At the time, such a public-private financial partnership was not a common formula for success. Also, considering the nature of Old Colorado City at that time, many of the loan applicants were far from affluent. Porter described them as “high risk. A lot of the loans were seconds and thirds.” Depending on who is talked to, the program had zero or almost zero loan-payback defaults. According to Adams, “a couple of them got in trouble, but we worked things out.” However, Brent said there were two defaults - a restaurant in the 2500 block, “soon after a complete rehab,” and a stained glass business on 25th Street “about 10 years later.”
Typical loans were for signage or façade upgrades. In all, according to Adams, nearly $1 million went out to small-business people through the program. Few if any of those original loans remain, having been paid off or amortized over time, he said.
“Most banks would envy the default record,” Porter said. “They scratch their heads on how it was handled.”
The project even earned a citation from the United States Department of Housing and Urban Development, under a national recognition program for community development partnerships, Adams noted.
A key reason for the success was the personal aspect. Unlike many lending programs, the main intent was not to make money, but to find people who were committed to moving Old Colorado City closer to its renovation goals. The corporation's board of directors included merchants such as Brent, who helped keep that focus.
“A question we always asked with a loan application was, 'Will it help or hurt?'” Porter said. “With economic development loans, there are a lot of things besides being able to pay it back.”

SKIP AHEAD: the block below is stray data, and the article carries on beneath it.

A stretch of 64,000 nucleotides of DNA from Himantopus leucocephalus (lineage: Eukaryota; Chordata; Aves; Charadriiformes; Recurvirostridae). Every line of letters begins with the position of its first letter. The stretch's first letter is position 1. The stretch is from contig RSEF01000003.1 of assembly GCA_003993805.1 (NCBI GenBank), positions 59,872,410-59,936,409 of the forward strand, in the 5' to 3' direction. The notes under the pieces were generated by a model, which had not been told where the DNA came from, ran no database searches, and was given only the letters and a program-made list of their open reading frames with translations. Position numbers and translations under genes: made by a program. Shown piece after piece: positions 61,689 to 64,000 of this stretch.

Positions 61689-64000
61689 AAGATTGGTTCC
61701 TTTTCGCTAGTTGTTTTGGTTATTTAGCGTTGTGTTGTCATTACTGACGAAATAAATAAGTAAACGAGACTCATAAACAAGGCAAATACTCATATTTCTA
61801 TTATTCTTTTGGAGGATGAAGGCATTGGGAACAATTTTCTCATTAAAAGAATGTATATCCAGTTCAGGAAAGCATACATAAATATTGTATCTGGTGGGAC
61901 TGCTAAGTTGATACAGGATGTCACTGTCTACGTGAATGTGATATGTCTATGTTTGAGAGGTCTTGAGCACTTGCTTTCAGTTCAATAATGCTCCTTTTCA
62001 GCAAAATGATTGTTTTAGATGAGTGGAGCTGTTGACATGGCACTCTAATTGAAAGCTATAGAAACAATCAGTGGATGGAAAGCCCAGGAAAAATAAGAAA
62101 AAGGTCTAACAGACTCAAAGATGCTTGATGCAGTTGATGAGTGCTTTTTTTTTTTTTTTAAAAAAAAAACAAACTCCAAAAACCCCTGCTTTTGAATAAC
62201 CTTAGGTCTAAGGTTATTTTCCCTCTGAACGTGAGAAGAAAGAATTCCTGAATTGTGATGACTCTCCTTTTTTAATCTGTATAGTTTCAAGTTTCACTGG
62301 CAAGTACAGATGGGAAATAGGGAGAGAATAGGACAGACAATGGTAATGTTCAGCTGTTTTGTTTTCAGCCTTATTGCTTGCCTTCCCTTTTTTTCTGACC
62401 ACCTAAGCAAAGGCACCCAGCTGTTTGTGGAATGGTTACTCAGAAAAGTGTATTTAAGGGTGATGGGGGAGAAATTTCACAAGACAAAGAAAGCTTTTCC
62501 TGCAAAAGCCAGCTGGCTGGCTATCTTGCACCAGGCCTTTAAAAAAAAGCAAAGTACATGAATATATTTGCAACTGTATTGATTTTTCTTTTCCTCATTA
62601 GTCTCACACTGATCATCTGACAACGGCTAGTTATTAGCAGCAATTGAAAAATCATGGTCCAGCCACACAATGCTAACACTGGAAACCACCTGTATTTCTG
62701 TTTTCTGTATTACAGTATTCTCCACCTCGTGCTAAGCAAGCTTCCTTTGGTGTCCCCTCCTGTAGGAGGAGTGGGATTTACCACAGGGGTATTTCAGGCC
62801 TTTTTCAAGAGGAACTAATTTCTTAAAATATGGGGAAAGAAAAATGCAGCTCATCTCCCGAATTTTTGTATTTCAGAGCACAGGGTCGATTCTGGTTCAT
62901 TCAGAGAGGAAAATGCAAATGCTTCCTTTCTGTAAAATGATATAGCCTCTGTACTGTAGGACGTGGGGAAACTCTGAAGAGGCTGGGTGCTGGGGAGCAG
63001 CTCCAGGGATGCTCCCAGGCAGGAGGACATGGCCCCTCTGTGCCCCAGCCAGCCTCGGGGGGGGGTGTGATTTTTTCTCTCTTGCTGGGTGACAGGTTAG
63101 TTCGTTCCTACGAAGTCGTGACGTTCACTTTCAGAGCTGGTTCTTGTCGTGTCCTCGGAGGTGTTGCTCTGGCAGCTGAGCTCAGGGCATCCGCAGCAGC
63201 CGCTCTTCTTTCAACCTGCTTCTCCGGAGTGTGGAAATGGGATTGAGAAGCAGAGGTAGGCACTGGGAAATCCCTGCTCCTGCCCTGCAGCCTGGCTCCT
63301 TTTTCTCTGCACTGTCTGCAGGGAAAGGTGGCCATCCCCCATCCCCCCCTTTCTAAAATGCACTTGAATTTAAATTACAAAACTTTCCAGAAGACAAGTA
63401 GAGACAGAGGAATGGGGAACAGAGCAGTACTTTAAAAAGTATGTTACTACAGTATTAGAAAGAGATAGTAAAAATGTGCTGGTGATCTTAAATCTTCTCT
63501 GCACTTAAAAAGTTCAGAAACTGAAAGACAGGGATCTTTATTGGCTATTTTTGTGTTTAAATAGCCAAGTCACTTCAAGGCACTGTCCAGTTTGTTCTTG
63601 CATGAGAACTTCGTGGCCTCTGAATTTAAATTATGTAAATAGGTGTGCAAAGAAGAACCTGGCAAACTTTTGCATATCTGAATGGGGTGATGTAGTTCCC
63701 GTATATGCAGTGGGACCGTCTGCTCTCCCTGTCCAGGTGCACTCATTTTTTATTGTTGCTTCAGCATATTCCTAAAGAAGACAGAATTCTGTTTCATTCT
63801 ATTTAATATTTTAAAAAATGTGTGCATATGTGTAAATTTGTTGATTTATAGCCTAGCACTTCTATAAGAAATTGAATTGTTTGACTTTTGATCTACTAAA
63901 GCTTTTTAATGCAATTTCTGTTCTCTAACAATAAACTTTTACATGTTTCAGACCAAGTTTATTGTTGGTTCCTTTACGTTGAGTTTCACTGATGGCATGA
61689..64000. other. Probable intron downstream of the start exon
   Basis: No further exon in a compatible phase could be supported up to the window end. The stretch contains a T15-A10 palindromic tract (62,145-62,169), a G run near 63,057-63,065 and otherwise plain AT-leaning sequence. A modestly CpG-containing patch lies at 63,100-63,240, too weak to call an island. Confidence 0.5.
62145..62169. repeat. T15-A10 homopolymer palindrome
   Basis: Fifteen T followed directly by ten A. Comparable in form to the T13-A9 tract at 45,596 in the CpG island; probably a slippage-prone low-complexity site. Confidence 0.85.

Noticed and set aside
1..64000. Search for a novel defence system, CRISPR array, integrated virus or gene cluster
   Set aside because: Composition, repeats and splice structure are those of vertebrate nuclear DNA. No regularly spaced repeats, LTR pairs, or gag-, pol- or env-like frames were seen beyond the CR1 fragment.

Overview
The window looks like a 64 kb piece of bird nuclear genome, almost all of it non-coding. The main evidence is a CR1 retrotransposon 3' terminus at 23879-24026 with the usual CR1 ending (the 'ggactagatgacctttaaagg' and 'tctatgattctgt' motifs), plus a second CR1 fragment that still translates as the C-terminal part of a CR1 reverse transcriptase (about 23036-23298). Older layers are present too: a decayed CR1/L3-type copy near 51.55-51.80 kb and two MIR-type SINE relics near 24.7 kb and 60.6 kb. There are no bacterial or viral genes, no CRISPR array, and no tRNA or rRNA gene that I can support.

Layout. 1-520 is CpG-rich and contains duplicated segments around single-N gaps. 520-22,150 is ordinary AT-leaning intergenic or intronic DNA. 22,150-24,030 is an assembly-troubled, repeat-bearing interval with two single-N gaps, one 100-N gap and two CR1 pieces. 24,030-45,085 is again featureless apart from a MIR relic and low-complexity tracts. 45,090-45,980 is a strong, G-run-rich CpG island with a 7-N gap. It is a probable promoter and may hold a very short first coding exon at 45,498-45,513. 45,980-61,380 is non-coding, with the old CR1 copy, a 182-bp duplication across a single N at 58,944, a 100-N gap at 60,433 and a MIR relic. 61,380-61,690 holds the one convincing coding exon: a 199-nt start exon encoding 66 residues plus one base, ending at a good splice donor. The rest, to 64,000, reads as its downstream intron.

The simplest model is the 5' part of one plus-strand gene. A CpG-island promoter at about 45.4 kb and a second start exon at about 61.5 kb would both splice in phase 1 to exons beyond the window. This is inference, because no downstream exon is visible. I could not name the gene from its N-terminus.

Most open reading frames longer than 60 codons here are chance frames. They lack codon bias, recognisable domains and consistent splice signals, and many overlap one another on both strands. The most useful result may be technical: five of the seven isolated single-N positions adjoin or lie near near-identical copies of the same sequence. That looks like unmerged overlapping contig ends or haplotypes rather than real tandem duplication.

The ripple effect of the Old Colorado City comeback has been well documented. Tax revenues “skyrocketed,” Porter said. And, a residential revitalization followed, transforming what was once an officially blighted area to one with property values that are higher nowadays than in some new parts of the city.
“The payoff of the loans and increase of the retail sales tax built up a $1 million fund that went into the city's Lowell school project,” Hughes said in a recent interview. “so Old Colorado City was a producer not a consumer of city resources.”
After the Old Colorado City revitalization program peaked, the Development Corporation expanded to other areas. “Since the early and mid-80s, we've been all over the city, and now we're all over the state,” Adams said.
In 1992, the name was changed to Pikes Peak Development Corporation. This was consistent with the addition of SBA programs to its financial mix, Adams explained.
At present, the corporation's portfolio is “approaching $60 million,” he said, with annual loans of about $15 million.
That's not to say the corporation no longer cares about small businesses or the Westside. But certain key aspects that existed 30 years ago no longer exist today, Porter pointed out. The federal CDBG funds to cities have been cut back considerably, and “you don't have a city planning department focused on community redevelopment,” he said.
But Old Colorado City can still claim lasting results from the corporation's early days, including a nearly 100 percent occupancy rate in the Old Colorado City storefronts, a still-strong business association and an active maintenance district funded solely by the district's property owners.
“It's fantastic that it's continuing,” Brent commented.
Westside Pioneer article